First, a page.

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by James Earl Jones with Penelope Niven

Pub Date: Sept. 13th, 1993
ISBN: 0-684-19513-5
Publisher: Scribner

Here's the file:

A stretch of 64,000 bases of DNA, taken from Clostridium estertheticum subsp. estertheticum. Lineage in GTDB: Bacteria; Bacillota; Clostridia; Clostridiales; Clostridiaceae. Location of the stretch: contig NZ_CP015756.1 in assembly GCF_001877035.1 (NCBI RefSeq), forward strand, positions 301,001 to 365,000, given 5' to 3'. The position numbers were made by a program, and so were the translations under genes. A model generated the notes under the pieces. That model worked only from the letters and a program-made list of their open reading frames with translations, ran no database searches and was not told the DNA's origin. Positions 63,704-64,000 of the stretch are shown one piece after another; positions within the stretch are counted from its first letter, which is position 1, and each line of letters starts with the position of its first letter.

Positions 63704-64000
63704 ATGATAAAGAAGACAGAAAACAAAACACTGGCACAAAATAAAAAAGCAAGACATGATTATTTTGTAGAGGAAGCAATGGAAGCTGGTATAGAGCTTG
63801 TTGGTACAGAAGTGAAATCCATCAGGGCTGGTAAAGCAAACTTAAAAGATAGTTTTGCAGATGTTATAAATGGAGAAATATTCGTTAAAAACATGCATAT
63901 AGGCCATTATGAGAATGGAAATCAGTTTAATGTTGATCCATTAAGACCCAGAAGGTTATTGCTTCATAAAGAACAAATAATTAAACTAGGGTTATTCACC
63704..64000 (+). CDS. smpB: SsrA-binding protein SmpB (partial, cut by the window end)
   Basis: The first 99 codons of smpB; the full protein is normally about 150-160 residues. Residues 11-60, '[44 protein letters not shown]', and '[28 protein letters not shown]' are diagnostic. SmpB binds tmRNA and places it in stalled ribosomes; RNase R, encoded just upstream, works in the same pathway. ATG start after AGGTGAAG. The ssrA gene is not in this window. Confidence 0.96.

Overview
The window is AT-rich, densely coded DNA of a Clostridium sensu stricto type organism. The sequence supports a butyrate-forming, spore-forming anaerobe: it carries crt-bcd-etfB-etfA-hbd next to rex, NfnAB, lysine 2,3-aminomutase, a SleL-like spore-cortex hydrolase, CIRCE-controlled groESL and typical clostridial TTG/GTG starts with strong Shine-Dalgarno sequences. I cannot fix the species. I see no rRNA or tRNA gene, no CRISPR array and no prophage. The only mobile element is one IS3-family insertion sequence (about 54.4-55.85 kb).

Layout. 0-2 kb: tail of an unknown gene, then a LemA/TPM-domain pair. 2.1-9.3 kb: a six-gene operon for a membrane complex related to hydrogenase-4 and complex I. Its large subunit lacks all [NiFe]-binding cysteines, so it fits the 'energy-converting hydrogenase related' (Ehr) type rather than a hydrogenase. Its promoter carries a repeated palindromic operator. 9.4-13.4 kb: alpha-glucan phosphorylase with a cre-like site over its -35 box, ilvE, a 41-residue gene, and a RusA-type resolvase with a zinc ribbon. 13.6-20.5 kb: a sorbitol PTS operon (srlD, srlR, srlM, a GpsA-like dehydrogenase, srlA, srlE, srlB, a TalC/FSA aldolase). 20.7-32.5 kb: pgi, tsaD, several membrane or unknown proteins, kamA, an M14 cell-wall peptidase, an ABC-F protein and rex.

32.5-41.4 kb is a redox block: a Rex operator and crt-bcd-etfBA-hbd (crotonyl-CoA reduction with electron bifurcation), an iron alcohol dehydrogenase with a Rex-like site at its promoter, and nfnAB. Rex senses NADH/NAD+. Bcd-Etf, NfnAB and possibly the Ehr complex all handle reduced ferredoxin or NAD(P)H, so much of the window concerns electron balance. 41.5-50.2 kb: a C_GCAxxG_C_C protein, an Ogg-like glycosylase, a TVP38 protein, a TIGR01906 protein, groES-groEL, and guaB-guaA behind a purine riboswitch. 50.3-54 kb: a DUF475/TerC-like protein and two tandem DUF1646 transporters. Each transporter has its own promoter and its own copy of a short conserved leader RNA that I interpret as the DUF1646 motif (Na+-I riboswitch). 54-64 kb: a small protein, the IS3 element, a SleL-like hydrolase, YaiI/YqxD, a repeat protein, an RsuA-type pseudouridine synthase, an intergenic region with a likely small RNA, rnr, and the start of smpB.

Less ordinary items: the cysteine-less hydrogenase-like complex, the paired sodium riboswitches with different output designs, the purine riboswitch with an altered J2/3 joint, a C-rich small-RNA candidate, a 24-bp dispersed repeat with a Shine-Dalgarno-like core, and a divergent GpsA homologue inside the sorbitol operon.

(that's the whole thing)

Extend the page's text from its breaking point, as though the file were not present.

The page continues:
An autobiography in brief, as well as a supremely rewarding text on acting, by the always brooding, green-eyed black actor today best known as the voice of Darth Vader and the steely, saturnine voice of New Jersey Bell. Niven (Carl Sandburg, 1991) worked with Jones for four years on this project, which the thesbian seems to write entirely in his own voice. Jones apparently didn't start out to write a text on acting and perhaps doesn't think of this as such, but budding actors shouldn't leave home without it. Knowing Jones's work, we wait somewhat impatiently for him to get through his early days on the Mississippi farm where he was born and raised and into the exciting worlds of stage and film. But those early days are Jones. Parted from his father and mother and raised by his grandparents, he began to stutter as a child, then fell into a muteness that lasted until a high-school teacher had him read a poem aloud and he found that he could read fluently from a text. What's more, his awakened voice had deepened. (The muteness may account for the great intensity of Jones's listening when he acts.) He spent a decade playing innumerable roles Off-Broadway and in regional theater before his breakthrough with Joseph Papp's Shakespeare in the Park troupe. Long enthralled by Othello, he has played the role in many productions, each of which he analyzes here for new ideas about who the Moor is and how to play him. Best moments overall include the lessening in scope and power of The Great White Hope from Washington to Broadway to film; the difficulty of wrestling a better text out of Angus Wilson for Fences; and stone-sucking thoughts about Jones's feelings and passions in his various roles. A star is born among the classics on acting. (Three eight-page photo inserts—not seen)